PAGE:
C. On the plains, they reduced visibility to 3 feet or less. Associated Press reporter Robert E. Geiger happened to be in Boise City, Oklahoma, to witness the "Black Sunday" black blizzards of April 14, 1935. While the term "the Dust Bowl" was a reference to the geographical area affected by the dust, today it refers to the event itself; the drought and erosion of the Dust Bowl affected 100,000,000 acres that centered on the panhandles of Texas and Oklahoma and touched adjacent sections of New Mexico and Kansas. The Dust Bowl forced tens of thousands of poverty-stricken families to abandon their farms, unable to pay mortgages or grow crops, losses reached $25 million per day by 1936. Many of these families, who were known as "Okies" because so many of them came from Oklahoma, migrated to California and other states to find that the Great Depression had rendered economic conditions there little better than those they had left; the Dust Bowl has been the subject of many cultural works, notably the novel The Grapes of Wrath by John Steinbeck, the folk music of Woody Guthrie, photographs depicting the conditions of migrants by Dorothea Lange.
The Dust Bowl area lies principally west of the 100th meridian on the High Plains, characterized by plains which vary from rolling in the north to flat in the Llano Estacado. Elevation ranges from 2,500 feet in the east to 6,000 feet at the base of the Rocky Mountains; the area is semiarid. The region is prone to extended drought, alternating with unusual wetness of equivalent duration. During wet years, the rich soil provides bountiful agricultural output, but crops fail during dry years; the region is subject to high winds. During early European and American exploration of the Great Plains, this region was thought unsuitable for European-style agriculture; the lack of surface water and timber made the region less attractive than other areas for pioneer settlement and agriculture. The federal government encouraged settlement and development of the Plains for agriculture via the Homestead Act of 1862, offering settlers 160-acre plots. With the end of the Civil War in 1865 and the completion of the First Transcontinental Railroad in 1869, waves of new migrants and immigrants reached the Great Plains, they increased the acreage under cultivation.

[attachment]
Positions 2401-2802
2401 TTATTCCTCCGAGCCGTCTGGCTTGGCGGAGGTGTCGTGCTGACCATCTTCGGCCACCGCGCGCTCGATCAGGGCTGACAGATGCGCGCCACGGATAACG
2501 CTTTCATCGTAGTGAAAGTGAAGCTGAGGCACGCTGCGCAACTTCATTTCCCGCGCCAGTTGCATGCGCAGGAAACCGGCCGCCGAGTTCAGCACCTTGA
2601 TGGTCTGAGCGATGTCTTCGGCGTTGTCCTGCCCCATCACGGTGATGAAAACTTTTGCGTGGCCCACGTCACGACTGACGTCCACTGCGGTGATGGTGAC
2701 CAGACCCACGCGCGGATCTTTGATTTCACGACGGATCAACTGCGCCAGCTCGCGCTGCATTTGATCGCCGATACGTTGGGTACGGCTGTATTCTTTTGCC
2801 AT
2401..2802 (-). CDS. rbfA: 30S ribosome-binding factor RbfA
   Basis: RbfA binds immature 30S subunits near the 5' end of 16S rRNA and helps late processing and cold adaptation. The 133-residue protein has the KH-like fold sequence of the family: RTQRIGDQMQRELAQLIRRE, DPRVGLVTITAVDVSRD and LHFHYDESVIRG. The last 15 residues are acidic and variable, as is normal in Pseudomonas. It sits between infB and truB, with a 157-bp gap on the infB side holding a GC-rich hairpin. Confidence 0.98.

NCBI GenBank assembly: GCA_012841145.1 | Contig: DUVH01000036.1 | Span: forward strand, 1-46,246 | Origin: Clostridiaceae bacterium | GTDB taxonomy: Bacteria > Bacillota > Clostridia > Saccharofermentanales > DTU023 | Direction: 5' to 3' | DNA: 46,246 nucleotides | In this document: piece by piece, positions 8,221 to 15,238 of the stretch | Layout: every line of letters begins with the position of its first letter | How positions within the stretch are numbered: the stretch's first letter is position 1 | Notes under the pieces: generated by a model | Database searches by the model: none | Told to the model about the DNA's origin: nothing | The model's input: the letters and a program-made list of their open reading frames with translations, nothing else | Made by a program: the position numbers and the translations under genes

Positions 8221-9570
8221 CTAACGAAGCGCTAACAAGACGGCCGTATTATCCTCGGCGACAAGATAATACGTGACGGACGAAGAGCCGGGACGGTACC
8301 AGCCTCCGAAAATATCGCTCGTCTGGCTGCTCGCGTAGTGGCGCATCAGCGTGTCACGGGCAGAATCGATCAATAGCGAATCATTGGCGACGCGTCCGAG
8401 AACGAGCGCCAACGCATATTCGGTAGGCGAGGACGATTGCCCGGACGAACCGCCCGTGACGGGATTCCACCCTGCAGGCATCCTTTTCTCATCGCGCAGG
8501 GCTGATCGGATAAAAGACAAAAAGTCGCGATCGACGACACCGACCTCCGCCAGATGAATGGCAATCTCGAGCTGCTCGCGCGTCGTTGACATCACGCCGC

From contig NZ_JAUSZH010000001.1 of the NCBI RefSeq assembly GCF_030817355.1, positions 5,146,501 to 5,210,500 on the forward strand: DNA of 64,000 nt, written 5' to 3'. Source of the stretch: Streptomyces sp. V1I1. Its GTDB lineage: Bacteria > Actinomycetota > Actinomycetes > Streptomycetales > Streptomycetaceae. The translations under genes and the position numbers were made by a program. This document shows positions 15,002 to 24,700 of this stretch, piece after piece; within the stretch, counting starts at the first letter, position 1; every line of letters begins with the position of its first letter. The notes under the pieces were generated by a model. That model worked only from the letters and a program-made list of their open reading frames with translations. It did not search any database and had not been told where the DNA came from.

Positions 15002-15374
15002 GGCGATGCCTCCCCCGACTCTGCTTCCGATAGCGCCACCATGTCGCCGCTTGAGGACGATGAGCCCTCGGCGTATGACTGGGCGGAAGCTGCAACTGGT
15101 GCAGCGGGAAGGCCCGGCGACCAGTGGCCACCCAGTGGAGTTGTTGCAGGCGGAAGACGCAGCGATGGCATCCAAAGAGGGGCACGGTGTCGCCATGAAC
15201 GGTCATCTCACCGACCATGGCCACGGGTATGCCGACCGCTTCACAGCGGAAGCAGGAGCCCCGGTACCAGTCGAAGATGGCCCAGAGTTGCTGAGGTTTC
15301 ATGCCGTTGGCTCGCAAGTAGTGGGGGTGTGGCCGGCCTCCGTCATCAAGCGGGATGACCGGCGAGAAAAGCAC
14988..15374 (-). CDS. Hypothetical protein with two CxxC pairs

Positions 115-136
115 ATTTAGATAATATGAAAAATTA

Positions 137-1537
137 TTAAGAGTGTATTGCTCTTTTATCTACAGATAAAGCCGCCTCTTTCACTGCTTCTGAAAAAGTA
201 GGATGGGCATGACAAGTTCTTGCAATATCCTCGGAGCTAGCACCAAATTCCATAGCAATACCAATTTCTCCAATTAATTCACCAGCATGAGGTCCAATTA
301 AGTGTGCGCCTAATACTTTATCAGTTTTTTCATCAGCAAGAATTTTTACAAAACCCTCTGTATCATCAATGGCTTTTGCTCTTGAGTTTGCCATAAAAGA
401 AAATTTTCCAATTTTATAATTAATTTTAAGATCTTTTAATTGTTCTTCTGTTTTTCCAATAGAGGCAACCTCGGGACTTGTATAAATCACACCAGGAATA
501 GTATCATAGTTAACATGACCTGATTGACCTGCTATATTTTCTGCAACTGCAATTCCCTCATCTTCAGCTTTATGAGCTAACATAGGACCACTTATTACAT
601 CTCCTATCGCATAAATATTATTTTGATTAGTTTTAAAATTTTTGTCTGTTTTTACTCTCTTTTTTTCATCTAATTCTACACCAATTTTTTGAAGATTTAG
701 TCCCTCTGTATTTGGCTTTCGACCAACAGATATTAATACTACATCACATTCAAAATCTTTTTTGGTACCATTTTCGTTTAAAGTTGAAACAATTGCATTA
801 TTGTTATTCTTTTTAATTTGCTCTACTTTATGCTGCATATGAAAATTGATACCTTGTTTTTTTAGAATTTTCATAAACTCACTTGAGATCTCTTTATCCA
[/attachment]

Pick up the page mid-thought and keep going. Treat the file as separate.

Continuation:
An unusually wet period in the Great Plains mistakenly led settlers and the federal government to believe that "rain follows the plow" and that the climate of the region had changed permanently. While initial agricultural endeavors were cattle ranching, the adverse effect of harsh winters on the cattle, beginning in 1886, a short drought in 1890, general overgrazing, led many landowners to increase the amount of land under cultivation. Recognizing the challenge of cultivating marginal arid land, the United States government expanded on the 160 acres offered under the Homestead Act – granting 640 acres to homesteaders in western Nebraska under the Kinkaid Act and 320 acres elsewhere in the Great Plains under the Enlarged Homestead Act. Waves of European settlers arrived in the plains at the beginning of the 20th century. A return of unusually wet weather confirmed a held opinion that the "formerly" semiarid area could support large-scale agriculture. At the same time, technological improvements such as mechanized plowing and mechanized harvesting made it possible to operate larger properties without increasing labor costs.
The combined effects of the disruption of the Russian Revolution, which decreased the supply of wheat and other commodity crops, World War I increased agricultural prices. For example, in the Llano Estacado of eastern New Mexico and northwestern Texas, the area of farmland was doubled between 1900 and 1920 tripled again between 1925 and 1930; the agricultural methods favored by farmers during this per